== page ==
How to Reinvigorate Democracy



How to reinvigorate democracy
ABC Radio National, Sunday Extra


The federal government has flagged the possibility of holding a national plebiscite on same-sex marriage. Opinion divides on the appropriateness of such a plebisite: would it be a chance to broaden participatory democracy in Australia or would it be a ducking of parliamentary responsibility? 

Democracy Renewal Researcher, James Cahill, Director and Co-founder of New Democracy Foundation, Lyn Carson, and Senior Lecturer in Constitutional Law at the Queensland University of Technology, Peter Black discuss these issues with ABC Radio National's Sunday Extra presenter Jonathan Green.

Cahill, Carson and Black agree that there is a growing dillusionment with the political process in Australia, which is making it necessary for political institutions to develop better, more innovative mechanisms to re-engage the people and restore voter trust in the political system.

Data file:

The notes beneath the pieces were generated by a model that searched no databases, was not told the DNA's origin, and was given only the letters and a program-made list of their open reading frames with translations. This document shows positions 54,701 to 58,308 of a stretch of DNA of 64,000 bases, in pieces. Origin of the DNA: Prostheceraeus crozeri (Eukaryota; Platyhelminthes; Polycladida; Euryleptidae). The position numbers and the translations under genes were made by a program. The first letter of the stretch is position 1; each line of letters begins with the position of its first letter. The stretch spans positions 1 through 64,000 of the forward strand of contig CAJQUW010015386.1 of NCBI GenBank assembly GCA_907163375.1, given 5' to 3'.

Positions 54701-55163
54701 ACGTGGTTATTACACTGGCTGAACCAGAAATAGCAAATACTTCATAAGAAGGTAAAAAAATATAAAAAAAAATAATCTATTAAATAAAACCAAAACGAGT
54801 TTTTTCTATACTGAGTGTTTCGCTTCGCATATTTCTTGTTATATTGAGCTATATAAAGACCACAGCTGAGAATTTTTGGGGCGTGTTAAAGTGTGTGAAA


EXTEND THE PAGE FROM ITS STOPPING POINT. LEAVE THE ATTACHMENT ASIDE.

However, Carson cautions that plebisites alone may not be the most effective mechanism to achieve this. Rather she advocates for deliberative democracy, where citizens come together to discuss, debate and deliberate on specific policy issues and frameworks. 'When we're talking about how we might integrate people's thinking with that of parliament, I think we have to look at mechanisms that involve a great deal of deliberation', says Carson.


Thumbnail image: Nick Webb/Flickr

James Cahill

Researcher, Democracy Renewal

Lyn Carson

New Democracy Foundation

Peter Black

Queensland University of Technology

Published Date
August 16, 2015